Tags: Ottaway | oil | US | Russia

Panel Takes Upbeat View of Low Oil Prices — Part II

By    |   Wednesday, 12 Nov 2014 07:48 AM

The discussion of developments in the global oil market by a panel of experts continued at the Wilson Center in Washington as OPEC is scheduled to meet to decide how to respond to the recent severe drop in benchmark prices.

With oil representing 96 percent of Venezuela's exports, the falling oil price is leading to a scarcity of imports and a fall in the popularity of President Nicolas Maduro to 32 percent, according to Risa Grais Targow of the Eurasia Group. Therefore, Venezuela has continued to delay economic adjustments necessitated by the excesses of the Chavez regime. The economy is contracting at 4 percent, and inflation is in the 60 percent range. This could eventually lead the Chavista base to demand political reforms and eventually lead to regime change in Venezuela.

Will Pomeranz of the Wilson Center described the situation in Russia as similar to those in Nigeria and Venezuela. In Russia the percentage of the budget supported by oil is 50 percent. This will affect military and social spending and the ability to support the incursion into Crimea, and it results in a drain on Russia's reserves, causing a 20 percent fall in the ruble this year. The Finance Ministry is considering a 10 percent budget cut because next year's budget was based on $100 oil. Russian President Vladimir Putin has not responded to these assorted pressures, so the legendary patience of the Russian people may eventually be tested.

Veteran journalist and author David Ottaway considered the influence of the Saudis on the upcoming OPEC meeting scheduled for Nov. 27. The prevailing theory is that the Saudis will press for lower prices in order to discourage shale production in the U.S. and protect their market share. They have both the production and financial capacity to play this role, he noted. China has been buying cut-rate oil from countries like Iraq and Columbia willing to discount it, and Iran is feeling the pressure of U.S. sanctions on its domestic budget, because oil revenues are down 30 percent.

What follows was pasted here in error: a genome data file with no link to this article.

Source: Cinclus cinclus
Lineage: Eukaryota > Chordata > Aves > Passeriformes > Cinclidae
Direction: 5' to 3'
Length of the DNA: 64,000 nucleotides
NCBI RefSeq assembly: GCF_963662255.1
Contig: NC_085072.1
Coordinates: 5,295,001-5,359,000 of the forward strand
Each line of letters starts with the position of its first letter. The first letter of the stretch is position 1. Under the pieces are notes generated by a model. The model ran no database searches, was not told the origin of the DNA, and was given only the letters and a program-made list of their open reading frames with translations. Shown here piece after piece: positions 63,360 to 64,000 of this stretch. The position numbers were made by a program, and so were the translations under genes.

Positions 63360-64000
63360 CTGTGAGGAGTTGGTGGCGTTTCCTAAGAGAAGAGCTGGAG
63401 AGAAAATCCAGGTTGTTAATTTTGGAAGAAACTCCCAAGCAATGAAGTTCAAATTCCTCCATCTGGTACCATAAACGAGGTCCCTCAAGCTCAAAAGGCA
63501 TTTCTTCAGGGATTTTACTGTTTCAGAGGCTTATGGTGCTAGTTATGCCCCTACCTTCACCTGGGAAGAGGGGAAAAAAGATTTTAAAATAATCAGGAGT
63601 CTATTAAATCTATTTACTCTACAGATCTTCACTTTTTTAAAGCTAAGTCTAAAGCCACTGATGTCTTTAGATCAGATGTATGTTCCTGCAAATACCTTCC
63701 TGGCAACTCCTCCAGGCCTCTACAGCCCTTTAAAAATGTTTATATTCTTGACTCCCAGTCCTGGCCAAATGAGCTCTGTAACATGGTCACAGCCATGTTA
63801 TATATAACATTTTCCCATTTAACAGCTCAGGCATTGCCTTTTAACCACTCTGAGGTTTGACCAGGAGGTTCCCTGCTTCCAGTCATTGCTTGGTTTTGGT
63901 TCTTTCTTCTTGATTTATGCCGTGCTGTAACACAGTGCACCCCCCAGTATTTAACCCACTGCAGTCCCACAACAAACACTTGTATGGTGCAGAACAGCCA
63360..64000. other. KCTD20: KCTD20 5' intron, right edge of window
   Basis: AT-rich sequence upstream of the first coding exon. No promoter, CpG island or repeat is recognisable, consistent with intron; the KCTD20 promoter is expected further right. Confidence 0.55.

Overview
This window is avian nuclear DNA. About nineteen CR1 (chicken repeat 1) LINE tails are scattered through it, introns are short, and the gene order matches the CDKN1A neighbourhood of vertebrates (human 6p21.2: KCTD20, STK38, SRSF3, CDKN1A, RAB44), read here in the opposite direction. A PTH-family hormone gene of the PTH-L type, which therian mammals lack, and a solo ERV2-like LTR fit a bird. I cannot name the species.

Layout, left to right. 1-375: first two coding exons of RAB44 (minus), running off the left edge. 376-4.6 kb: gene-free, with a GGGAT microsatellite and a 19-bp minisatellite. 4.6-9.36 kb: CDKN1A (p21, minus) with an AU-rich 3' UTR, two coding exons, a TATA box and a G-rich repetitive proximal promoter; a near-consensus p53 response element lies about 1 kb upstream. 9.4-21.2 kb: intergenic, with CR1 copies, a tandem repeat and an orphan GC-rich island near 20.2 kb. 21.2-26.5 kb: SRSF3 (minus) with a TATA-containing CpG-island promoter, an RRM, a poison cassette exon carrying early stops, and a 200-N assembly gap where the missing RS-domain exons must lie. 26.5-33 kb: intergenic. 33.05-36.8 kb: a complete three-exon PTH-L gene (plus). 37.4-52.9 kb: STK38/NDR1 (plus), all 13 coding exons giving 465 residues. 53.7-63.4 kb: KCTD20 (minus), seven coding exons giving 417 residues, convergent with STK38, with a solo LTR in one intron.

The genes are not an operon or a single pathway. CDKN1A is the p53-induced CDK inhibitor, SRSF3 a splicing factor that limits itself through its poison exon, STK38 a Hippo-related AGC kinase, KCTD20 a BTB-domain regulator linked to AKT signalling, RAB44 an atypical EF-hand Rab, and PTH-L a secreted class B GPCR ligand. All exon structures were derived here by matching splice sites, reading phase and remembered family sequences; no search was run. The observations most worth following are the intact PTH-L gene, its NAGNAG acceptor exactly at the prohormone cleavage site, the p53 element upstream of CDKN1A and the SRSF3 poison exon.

Ottaway concluded that the potential for the budget squeeze to affect negotiations over Iran's nuclear program is the most interesting issue of all. This writer doubts this proposition, given the ambivalence on the part of U.S. allies to pressure Iraq and the shaky diplomatic standing of the Obama administration. One wonders how this outlook will be affected by what pundits view as the temporary Republican control of the Senate.

The default strategy would be for the Democrats to run out the clock until they can secure the White House again in 2016 and retake the Senate. The contrary view is that a president who refused to engage with Senate Democrats will suddenly establish a working partnership with Republicans. An early test may occur if Republicans follow through on ideas that they should test Obama by sending the White House a bill authorizing construction of the Keystone XL Pipeline.

The Democrats seem to have the votes to sustain any Obama vetoes, but then their candidates will have to run on this record again in 2016. Such a risk may seem worth taking as they rely on the larger turnout of a presidential year.

(Archived video can be found here.)

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Robert-Feinberg
The discussion of developments in the global oil market by a panel of experts continued at the Wilson Center in Washington as OPEC is scheduled to meet to decide how to respond to the recent severe drop in benchmark prices.
Ottaway, oil, US, Russia
536
2014-48-12
Wednesday, 12 Nov 2014 07:48 AM
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